McConnell suggests he could hold Senate in session through October

McConnell suggests he could hold Senate in session through October
© Anna Moneymaker

Senate Majority Leader Mitch McConnellAddison (Mitch) Mitchell McConnellDemocrats press FBI, DHS on response to white supremacist violence The Hill's 12:30 Report: Democratic field narrows with Inslee exit McConnell rejects Democrats' 'radical movement' to abolish filibuster MORE (R-Ky.) suggested Friday that he could keep lawmakers in Washington until the end of October if Democrats seek to slow or block the confirmation of President TrumpDonald John TrumpThe Hill's Campaign Report: Democratic field begins to shrink ahead of critical stretch To ward off recession, Trump should keep his mouth and smartphone shut Trump: 'Who is our bigger enemy,' Fed chief or Chinese leader? MORE's judicial nominees.

McConnell said the Senate would soon wrap up some of its major to-do items, like funding the government and confirming Judge Brett Kavanaugh to the Supreme Court.
 
But he hinted that it would be up to Democrats to strike a deal on nominations if they want to leave town before the end of October.
 
"Our friends on the other side who have a number of incumbents running for reelection this year are going to want to ... recess," McConnell said at the Values Voter Summit, an annual gathering of conservatives in Washington. 
 
"It won’t surprise you that I’m making my list and checking it twice," McConnell said. "That, my friends, is how we’re dealing with obstruction."

If McConnell were to hold the Senate in session at the end of October, it could keep more than two dozen Democrats who are defending their seats this year off the campaign trail in the final days before voters head to the polls.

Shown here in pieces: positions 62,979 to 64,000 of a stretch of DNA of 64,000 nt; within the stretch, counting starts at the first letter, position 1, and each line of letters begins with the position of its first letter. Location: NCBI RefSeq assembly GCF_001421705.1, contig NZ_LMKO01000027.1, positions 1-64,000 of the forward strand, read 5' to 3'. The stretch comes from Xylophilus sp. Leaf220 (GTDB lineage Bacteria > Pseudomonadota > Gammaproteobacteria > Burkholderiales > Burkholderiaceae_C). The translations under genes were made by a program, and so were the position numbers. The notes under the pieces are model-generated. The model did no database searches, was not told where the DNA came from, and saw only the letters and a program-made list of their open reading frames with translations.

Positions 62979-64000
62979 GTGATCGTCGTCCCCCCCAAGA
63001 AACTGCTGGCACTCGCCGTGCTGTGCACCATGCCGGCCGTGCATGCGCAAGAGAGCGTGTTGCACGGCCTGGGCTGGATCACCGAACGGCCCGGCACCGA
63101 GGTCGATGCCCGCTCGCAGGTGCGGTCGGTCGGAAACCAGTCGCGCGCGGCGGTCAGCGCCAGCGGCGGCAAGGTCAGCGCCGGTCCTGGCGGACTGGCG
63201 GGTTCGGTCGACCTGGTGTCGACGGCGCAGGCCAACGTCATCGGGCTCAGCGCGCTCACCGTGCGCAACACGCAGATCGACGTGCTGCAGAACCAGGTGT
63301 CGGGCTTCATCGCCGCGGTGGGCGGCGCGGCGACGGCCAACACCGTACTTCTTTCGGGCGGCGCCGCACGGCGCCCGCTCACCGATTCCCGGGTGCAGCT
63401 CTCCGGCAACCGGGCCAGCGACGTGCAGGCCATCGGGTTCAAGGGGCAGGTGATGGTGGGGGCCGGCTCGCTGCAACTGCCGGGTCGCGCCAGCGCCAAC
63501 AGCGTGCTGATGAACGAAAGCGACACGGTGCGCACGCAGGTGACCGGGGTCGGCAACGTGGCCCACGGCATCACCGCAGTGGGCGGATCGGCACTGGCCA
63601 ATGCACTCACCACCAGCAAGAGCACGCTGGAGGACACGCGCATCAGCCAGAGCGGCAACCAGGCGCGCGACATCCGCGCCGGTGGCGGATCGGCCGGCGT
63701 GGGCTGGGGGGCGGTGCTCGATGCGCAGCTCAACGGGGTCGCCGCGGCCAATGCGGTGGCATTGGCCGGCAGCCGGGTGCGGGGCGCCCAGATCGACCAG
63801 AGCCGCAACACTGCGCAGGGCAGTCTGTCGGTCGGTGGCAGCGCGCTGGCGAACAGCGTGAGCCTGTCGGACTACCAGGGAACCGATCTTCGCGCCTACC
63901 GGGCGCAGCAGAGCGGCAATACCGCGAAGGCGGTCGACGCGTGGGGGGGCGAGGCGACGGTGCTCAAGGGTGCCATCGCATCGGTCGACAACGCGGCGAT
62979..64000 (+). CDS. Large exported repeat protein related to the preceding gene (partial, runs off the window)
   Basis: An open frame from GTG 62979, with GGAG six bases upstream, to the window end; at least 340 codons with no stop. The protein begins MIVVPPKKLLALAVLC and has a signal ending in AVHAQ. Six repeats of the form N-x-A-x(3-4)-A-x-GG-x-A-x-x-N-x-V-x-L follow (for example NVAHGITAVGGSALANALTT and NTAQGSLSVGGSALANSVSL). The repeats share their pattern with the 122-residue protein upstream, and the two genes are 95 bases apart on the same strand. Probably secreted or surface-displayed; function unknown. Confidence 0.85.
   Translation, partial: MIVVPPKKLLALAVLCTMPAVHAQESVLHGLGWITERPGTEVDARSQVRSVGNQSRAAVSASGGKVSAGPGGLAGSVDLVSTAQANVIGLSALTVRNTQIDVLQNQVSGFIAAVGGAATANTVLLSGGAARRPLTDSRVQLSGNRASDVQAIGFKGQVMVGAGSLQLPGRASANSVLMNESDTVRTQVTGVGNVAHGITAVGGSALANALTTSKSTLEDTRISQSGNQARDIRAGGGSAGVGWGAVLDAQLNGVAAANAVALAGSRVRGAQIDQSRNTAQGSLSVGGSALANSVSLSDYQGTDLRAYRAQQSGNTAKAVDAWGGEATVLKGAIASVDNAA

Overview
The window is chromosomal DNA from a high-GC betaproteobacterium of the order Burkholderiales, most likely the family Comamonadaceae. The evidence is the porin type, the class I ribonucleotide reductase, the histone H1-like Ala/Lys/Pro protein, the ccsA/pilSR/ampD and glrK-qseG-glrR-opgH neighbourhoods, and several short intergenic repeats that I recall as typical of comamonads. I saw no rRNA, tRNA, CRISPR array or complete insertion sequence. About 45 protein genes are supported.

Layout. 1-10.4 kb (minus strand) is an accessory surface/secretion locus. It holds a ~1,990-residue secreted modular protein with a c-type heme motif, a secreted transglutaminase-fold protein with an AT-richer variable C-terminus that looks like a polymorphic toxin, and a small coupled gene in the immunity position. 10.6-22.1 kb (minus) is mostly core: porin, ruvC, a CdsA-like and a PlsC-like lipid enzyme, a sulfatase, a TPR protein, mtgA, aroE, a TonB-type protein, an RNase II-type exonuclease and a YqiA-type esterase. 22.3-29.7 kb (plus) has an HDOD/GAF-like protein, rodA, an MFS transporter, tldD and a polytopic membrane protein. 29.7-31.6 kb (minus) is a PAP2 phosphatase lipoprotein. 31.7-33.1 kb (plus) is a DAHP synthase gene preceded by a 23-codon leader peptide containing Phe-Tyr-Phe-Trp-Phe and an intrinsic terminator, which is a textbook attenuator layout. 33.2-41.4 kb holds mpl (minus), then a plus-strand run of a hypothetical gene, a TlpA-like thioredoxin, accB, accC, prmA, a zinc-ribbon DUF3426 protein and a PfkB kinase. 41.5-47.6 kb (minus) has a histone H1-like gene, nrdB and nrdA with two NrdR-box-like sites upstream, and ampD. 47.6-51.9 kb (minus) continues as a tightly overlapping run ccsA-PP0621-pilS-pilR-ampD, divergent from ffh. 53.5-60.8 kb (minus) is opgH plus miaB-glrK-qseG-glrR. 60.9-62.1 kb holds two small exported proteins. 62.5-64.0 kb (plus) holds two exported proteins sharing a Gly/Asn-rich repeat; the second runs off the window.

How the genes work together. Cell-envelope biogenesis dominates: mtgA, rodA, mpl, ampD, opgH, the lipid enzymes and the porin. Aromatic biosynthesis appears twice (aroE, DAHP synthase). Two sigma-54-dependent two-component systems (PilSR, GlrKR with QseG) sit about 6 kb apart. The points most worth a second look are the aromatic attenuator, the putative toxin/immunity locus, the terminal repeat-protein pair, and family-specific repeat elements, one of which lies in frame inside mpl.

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The Kentucky Republican's suggestion comes after he canceled most of the chamber's August recess, holding senators back from hitting the campaign trail. 

Democrats are defending far more seats than Republicans this year, including 10 in states won by President Trump in 2016. 

But the move could keep some Republicans from heading back to their states ahead of the elections.

Sen. Dean HellerDean Arthur HellerThis week: Barr back in hot seat over Mueller report Trump suggests Heller lost reelection bid because he was 'hostile' during 2016 presidential campaign Trump picks ex-oil lobbyist David Bernhardt for Interior secretary MORE (R-Nev.) is considered among the most vulnerable incumbents up for reelection this year, and Sen. Ted CruzRafael (Ted) Edward CruzIs this any way for NASA to build a lunar lander? GOP strategist predicts Biden will win nomination, cites fundraising strength 3 real problems Republicans need to address to win in 2020 MORE (R-Texas) is facing an increasingly close race against Rep. Beto O'RourkeBeto O'RourkeGabbard hits DNC over poll criteria for debates ABC unveils moderators for third Democratic debate The Hill's Morning Report - Trump hews to NRA on guns and eyes lower taxes MORE (D-Texas).